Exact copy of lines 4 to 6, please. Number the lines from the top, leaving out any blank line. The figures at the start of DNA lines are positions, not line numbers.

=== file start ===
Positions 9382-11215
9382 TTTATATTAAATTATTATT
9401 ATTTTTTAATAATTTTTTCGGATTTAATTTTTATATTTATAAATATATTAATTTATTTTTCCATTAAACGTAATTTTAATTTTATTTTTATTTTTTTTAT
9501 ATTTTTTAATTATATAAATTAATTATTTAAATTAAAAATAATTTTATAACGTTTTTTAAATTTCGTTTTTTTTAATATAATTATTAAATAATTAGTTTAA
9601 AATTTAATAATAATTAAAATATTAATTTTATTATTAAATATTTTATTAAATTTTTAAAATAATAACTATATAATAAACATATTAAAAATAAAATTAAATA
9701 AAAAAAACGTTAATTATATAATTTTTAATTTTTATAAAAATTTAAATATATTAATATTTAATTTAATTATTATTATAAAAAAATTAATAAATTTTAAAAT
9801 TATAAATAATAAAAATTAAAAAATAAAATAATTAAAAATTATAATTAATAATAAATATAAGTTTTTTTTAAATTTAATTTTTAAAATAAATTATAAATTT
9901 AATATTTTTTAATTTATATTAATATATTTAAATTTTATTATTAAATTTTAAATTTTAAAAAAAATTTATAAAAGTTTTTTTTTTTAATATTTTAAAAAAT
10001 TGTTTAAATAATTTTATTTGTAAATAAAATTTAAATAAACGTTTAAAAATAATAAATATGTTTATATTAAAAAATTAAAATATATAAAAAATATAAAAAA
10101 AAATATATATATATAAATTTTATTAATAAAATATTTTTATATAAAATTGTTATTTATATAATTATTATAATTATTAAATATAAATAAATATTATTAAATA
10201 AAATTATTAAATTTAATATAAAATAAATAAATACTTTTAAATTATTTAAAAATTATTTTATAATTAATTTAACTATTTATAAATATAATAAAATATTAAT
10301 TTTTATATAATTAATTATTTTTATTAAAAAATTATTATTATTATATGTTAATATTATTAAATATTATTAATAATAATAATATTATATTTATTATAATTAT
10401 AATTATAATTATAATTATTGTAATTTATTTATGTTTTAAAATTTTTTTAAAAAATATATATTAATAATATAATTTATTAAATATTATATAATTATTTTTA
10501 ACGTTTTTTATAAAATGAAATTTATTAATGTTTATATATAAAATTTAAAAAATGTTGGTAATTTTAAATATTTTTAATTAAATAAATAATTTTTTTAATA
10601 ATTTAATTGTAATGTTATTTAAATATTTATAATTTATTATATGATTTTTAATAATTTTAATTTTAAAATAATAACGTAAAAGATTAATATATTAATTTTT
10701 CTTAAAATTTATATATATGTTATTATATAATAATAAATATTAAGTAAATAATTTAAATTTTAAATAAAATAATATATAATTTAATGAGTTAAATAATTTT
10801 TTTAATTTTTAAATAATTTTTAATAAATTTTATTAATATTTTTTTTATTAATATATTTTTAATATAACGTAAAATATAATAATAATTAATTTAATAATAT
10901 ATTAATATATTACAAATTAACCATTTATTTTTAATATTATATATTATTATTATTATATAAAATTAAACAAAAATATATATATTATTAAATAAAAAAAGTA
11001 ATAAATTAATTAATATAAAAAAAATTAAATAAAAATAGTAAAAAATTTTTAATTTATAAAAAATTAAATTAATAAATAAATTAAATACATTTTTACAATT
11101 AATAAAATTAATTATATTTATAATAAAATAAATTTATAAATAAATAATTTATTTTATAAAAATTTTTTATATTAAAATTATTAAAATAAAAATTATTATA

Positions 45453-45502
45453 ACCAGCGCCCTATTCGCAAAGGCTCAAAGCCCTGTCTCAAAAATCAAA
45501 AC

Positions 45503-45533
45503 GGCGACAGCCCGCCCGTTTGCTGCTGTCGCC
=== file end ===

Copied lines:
9501 ATTTTTTAATTATATAAATTAATTATTTAAATTAAAAATAATTTTATAACGTTTTTTAAATTTCGTTTTTTTTAATATAATTATTAAATAATTAGTTTAA
9601 AATTTAATAATAATTAAAATATTAATTTTATTATTAAATATTTTATTAAATTTTTAAAATAATAACTATATAATAAACATATTAAAAATAAAATTAAATA
9701 AAAAAAACGTTAATTATATAATTTTTAATTTTTATAAAAATTTAAATATATTAATATTTAATTTAATTATTATTATAAAAAAATTAATAAATTTTAAAAT